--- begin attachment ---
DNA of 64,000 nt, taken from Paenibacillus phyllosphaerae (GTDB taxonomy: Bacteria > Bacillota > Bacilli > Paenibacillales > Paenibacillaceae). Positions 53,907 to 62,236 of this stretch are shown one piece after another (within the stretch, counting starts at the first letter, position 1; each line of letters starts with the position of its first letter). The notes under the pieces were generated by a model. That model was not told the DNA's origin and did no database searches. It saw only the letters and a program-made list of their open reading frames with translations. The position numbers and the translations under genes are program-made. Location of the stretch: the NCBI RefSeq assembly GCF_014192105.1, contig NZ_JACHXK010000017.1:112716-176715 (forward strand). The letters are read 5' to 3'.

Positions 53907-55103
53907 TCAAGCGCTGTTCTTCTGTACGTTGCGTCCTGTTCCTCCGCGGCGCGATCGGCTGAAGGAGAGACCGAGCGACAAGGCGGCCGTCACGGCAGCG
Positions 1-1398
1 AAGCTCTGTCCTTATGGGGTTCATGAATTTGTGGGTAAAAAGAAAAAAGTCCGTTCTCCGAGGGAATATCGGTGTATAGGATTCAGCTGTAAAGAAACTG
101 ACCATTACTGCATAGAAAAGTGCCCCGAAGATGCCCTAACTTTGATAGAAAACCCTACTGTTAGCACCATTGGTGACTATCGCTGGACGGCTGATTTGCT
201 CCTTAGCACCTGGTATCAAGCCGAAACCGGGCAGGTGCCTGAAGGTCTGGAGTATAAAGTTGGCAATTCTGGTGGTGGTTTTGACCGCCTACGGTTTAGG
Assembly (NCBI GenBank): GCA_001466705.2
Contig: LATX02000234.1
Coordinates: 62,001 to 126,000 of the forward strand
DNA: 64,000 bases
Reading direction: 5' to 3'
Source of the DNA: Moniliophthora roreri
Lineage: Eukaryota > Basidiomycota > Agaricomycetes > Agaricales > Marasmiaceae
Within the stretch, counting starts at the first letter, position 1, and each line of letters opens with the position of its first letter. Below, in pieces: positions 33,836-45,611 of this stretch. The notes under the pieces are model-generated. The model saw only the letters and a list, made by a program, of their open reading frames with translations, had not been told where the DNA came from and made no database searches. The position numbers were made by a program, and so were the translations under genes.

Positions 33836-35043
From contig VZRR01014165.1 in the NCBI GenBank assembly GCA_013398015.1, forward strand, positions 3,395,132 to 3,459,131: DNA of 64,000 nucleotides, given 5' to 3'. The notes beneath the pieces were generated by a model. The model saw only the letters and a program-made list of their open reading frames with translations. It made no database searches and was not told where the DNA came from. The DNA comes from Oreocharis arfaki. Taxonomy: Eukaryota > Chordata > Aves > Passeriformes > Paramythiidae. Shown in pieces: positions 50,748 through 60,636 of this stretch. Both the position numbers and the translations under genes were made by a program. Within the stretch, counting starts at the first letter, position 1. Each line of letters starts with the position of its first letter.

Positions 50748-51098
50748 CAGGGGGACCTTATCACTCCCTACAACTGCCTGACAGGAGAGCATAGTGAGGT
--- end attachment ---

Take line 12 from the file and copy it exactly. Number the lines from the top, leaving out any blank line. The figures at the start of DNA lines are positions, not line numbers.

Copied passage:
Reading direction: 5' to 3'